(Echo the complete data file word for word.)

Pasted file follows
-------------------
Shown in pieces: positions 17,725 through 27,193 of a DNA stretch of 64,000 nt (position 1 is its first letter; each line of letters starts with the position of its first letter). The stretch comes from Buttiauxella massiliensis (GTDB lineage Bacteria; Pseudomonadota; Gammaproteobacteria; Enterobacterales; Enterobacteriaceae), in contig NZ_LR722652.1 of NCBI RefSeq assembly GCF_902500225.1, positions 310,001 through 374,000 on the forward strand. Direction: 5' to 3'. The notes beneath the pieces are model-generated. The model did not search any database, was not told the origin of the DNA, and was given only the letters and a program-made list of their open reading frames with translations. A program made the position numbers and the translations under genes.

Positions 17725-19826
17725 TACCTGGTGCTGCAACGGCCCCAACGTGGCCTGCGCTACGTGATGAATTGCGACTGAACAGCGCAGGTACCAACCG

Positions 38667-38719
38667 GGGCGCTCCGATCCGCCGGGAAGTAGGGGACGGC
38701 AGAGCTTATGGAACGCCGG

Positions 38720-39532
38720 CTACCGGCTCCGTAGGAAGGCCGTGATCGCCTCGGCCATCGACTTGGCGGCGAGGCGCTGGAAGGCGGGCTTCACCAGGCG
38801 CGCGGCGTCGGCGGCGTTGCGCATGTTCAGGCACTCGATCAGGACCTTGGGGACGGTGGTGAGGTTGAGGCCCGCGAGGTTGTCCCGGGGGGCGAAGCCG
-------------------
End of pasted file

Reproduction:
Shown in pieces: positions 17,725 through 27,193 of a DNA stretch of 64,000 nt (position 1 is its first letter; each line of letters starts with the position of its first letter). The stretch comes from Buttiauxella massiliensis (GTDB lineage Bacteria; Pseudomonadota; Gammaproteobacteria; Enterobacterales; Enterobacteriaceae), in contig NZ_LR722652.1 of NCBI RefSeq assembly GCF_902500225.1, positions 310,001 through 374,000 on the forward strand. Direction: 5' to 3'. The notes beneath the pieces are model-generated. The model did not search any database, was not told the origin of the DNA, and was given only the letters and a program-made list of their open reading frames with translations. A program made the position numbers and the translations under genes.

Positions 17725-19826
17725 TACCTGGTGCTGCAACGGCCCCAACGTGGCCTGCGCTACGTGATGAATTGCGACTGAACAGCGCAGGTACCAACCG

Positions 38667-38719
38667 GGGCGCTCCGATCCGCCGGGAAGTAGGGGACGGC
38701 AGAGCTTATGGAACGCCGG

Positions 38720-39532
38720 CTACCGGCTCCGTAGGAAGGCCGTGATCGCCTCGGCCATCGACTTGGCGGCGAGGCGCTGGAAGGCGGGCTTCACCAGGCG
38801 CGCGGCGTCGGCGGCGTTGCGCATGTTCAGGCACTCGATCAGGACCTTGGGGACGGTGGTGAGGTTGAGGCCCGCGAGGTTGTCCCGGGGGGCGAAGCCG